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Nov 01, 2022, 10:14 ET
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KYOTO, Japan, Nov. 1, 2022 /PRNewswire/ — Researchers at Noster Inc. and colleagues report in Progress in Medicine that the regular intake of a particular fatty acid derivate by mildly obese but otherwise healthy subjects reduces abdominal fat.  The consumption of the substance in the form of food supplements may therefore reduce the risk of obesity-related health disorders.
Lifestyle-related disorders and diseases have become a global challenge. Obesity, associated with Westernized diets, overnutrition and lack of physical exercise, has become a particular public-health issue — also because of its role in type-2 diabetes.  A recent survey has revealed that one out of four Japanese adults is obese, defined as having a body-mass index (BMI) of 25 kg/m² or higher.  (A person’s body-mass index is obtained by dividing body mass by body length squared.)  Clearly, there is a need for the prevention and control of obesity.  Now, Yasunori Yonejima at Noster Inc and colleagues, have studied the effect of the intake of an acidic substance known as HYA on the visceral fat area in mildly obese but otherwise healthy Japanese subjects.  Their results suggest that the consumption of HYA-containing food reduces visceral fat.
HYA is a fatty acid derived from linoleic acid, a major component of vegetable oils, through the biochemical activity of gut microorganisms.  Earlier research has shown that in model mice, the long-term administration of HYA improves obesity induced by a high-fat diet.  To test the effects of HYA intake on humans, Yonejima and coworkers performed a comparative study on 56 healthy subjects with a BMI between 23 and 30 kg/m².
During a period of 12 weeks, 28 subjects were given ‘test food’, 50% of which consisted of HYA.  The other 28 persons were given ‘placebo food’ not containing any HYA.  The food was taken in the form of capsules; participants in the study had to consume three capsules with water before meals, three times a day.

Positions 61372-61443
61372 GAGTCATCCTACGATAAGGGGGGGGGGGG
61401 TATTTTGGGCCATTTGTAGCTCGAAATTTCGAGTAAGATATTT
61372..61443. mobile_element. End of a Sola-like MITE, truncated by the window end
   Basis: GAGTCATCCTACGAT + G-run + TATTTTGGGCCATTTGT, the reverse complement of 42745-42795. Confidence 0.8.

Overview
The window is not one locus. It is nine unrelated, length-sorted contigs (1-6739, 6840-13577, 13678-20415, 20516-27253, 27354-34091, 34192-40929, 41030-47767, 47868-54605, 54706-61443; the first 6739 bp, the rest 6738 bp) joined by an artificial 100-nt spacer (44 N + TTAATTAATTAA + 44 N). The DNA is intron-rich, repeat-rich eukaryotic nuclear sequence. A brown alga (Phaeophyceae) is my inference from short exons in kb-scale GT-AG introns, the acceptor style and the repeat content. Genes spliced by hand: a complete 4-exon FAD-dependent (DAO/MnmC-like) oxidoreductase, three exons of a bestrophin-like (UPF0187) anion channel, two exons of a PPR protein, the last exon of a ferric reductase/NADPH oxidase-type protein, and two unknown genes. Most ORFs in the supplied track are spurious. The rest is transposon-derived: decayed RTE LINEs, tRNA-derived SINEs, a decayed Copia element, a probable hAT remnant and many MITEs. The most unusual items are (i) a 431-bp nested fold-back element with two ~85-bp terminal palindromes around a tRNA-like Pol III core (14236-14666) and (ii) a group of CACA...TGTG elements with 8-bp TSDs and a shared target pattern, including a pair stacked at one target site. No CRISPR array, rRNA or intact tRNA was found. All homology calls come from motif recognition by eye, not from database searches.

At the end of the 12-week period, the abdominal visceral fat area of every participant in the study was measured by means of computed tomography — a technique used for producing cross-sectional images of the body.  For the ‘placebo group’, the average abdominal visceral fat area changed from 129.1 cm² (0 weeks) to 128.4 cm² (12 weeks), while for the ‘test group’, the change was a much more pronounced decrease from 127.6 cm² to 117.1 cm². According to the criteria of the Japan Society for Obesity, a diagnosis of visceral fat type obesity corresponds to an abdominal visceral fat area of 100 cm² or more.
The researchers carefully checked for side effects and adverse events, and could conclude that there were no medically problematic changes associated with the intake of the HYA-containing food.
Given that the accumulation of visceral fat is strongly associated with obesity-related health issues, the findings of Yonejima and his co-researchers are highly relevant in the search for ways to control obesity.  Quoting the scientists: “the intake of HYA may reduce the risk of obesity-related health disorders.”
Obesity and type-2 diabetes
Obesity refers to the condition of abnormal or excess body fat having extensively accumulated in such a way that it can have a negative effect on health.  Obesity is usually defined via the body mass index (BMI, a person’s weight divided by the person’s height squared).  Some definitions of obesity use a BMI of 30 kg/m² as the threshold, others use a BMI of 25 kg/m² as the starting point.
Obesity is correlated with several other conditions and diseases, including type-2 diabetes.
The latter is a form of diabetes characterized by a high blood sugar, insulin resistance, and a relative lack of insulin.  The long-term complications of type-2 diabetes include heart disease, strokes, and kidney failure.  Type-2 diabetes mainly occurs as a result of obesity and insufficient physical exercise.
The combination of obesity and – diabetes is sometimes called ‘diabesity’.  Factors that can lead to diabesity include genetic history, diet, lack of exercise and gut health.
Yasunori Yonejima and colleagues, have now studied the effect of the regular intake of a substance called HYA, which is known to improve high-fat diet-induced obesity in mice.  Their comparative study on 56 subjects with mild obesity (BMI between 23 and 30 kg/m²) suggests that regular intake of HYA-containing food supplements reduces abdominal fat.
Yasunori Yonejima, Koichi Yamada, and Tsuyoshi Takara. Effects of Consumption of HYA−containing Food on the Visceral Fat Area in Healthy Subjects, Prog. Med. 42, 887–893 (2022).
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Noster Inc., International Relations,
35-3 Minamibiraki, Kamiueno-cho,
Muko-shi, Kyoto, 617-0006, Japan
E-Mail: [email protected]
Telephone: 81 (0)-75-921-5303
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SOURCE Noster Inc
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